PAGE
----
Elizabeth Freeman Thesis

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Elizabeth Freeman (1742-1829) was a slave of local judge Colonel John Ashley of Sheffield in the state of New York. In her household, she was a victim of brutal physical abuse from her slavemaster’s wife. This would prompt her to plan to escape and search for a new home. Before she ever escaped, Freeman (then referred to as “Bet”) overheard her masters reading aloud an excerpt about freedom from the Massachusetts Constitution. The piece essentially talked of how all men were equal and free. From this, she would be inspired to win her freedom. Escaping was not the only way she rebelled for it. Freeman recognized that she was able to sue for her freedom according to the state constitution. And that is exactly what she did. With the assistance…show more content…
Afterwards, she purchased and moved into a home in Stockbridge, Massachusetts. Freeman heroically pursued a goal of hers to escape unbearable circumstances. As she was heavily beaten by her master’s wife, she had to endure a lot of pain, until she had enough and found her way out. Following a huge success, Freeman made history and lived freely to the ripe age of 85. Others in the Black community would look up to her situation, as it was a symbol of hope. Another example of a woman resisting abuse is Mary Prince (1788-1833). Prince was born into an enslaved family, and then sold to a number of brutal masters. At one point, she was able to travel to England with her slavemaster. There, she had the chance to escape and become free, yet this would only apply in Britain. She would go on to fight for her international freedom and join movements. Such movements included the Anti Slavery Society. She also was able to publish her autobiography, The History of Mary Prince, a West Indian…show more content…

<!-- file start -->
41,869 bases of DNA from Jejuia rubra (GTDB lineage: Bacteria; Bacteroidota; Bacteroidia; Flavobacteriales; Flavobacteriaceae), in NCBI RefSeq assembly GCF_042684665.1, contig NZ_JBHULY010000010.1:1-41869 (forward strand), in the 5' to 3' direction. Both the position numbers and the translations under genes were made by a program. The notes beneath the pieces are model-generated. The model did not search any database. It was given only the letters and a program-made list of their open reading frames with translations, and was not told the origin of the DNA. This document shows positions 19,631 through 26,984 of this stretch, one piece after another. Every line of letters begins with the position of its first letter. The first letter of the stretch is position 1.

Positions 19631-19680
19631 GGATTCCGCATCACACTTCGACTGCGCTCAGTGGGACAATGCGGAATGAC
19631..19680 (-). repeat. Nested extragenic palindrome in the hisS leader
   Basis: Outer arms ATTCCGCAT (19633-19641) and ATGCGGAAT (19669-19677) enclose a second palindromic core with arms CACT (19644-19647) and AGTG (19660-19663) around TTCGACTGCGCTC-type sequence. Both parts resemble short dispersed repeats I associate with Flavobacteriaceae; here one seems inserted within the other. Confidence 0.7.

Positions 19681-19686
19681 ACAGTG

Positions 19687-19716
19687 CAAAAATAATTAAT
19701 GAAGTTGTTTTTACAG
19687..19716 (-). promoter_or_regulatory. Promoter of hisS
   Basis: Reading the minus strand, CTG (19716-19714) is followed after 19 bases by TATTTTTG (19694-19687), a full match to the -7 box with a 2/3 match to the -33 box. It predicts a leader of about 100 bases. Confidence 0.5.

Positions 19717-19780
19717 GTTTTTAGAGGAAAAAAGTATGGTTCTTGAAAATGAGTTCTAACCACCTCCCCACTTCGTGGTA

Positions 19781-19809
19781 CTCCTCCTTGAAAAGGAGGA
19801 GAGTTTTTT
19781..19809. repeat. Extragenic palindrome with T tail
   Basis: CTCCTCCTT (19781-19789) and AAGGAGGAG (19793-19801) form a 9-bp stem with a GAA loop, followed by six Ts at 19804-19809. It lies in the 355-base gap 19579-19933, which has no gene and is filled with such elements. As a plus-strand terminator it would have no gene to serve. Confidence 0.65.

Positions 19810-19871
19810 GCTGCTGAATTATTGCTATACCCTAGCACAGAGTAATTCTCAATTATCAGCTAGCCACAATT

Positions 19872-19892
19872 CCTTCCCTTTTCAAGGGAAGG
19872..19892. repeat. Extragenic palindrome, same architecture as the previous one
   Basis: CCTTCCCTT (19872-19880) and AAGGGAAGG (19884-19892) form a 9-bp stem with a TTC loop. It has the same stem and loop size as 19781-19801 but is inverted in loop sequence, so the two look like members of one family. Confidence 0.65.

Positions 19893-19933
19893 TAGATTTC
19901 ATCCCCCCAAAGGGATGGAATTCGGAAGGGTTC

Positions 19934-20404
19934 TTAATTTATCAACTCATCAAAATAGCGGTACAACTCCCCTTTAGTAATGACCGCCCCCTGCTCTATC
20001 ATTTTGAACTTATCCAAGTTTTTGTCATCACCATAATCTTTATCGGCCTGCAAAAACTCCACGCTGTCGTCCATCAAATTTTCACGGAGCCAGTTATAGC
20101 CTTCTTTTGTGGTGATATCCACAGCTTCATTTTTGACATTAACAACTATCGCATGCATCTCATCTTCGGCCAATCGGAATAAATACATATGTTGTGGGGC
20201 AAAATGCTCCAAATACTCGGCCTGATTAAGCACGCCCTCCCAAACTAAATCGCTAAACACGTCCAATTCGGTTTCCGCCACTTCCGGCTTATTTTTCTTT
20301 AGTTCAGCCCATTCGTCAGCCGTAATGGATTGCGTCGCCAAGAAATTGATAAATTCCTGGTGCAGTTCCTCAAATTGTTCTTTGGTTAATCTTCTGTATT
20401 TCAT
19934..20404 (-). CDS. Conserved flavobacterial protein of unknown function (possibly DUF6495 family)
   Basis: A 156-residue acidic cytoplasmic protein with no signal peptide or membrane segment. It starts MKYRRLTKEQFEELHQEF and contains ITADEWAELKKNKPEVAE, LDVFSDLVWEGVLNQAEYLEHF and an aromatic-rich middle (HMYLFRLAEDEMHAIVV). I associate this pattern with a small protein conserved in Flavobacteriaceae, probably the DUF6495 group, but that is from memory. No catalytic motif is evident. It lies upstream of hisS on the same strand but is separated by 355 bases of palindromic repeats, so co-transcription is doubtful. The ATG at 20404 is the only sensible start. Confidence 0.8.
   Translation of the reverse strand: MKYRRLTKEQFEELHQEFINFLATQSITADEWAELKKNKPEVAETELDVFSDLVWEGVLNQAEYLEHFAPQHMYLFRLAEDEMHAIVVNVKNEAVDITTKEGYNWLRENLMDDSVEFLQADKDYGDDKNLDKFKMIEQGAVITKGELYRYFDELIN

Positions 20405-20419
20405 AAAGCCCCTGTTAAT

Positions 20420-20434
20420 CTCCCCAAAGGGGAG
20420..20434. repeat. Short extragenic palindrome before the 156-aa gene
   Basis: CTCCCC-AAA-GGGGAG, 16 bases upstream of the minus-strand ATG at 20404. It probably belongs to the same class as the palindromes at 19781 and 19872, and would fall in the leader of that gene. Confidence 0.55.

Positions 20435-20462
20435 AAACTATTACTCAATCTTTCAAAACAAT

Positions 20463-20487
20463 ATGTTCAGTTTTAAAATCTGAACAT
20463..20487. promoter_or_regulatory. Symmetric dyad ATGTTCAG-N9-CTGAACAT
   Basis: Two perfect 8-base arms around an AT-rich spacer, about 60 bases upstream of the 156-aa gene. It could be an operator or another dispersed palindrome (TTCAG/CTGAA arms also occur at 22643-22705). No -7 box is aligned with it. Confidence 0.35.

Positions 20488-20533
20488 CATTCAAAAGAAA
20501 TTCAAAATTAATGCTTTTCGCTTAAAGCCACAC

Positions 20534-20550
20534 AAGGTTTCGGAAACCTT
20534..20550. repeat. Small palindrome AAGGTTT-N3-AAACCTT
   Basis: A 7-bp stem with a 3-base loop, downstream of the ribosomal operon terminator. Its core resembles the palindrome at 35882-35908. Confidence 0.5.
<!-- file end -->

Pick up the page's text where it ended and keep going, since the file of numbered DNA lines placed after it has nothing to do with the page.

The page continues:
She recalled the psychological and physical trauma that masters inflicted onto their slaves. Prince also mentioned her own experiences of this sort with her mistress. She stressed that her masters made her realize that she was not in charge of her own body, yet they were. She would endure harsh beatings from both her master and mistress. Therefore, her autobiography would bring awareness to this brutality. Maria Prince expressed her stance against the power and domination of white (slave owner) men against the impotent slave women. Her experiences highlighted and provided readers with all the wrong that was happening on most plantations. Therefore, her book highly contributed to the movements she participated in. It brought attention to the horrid lifestyles of the plantations. She was also the first black woman to do so through a book: her autobiography. Her actions highly influenced her life, as well as the lives of others. The final example of bravery and resistance is a slave woman by the name of Celia. She had

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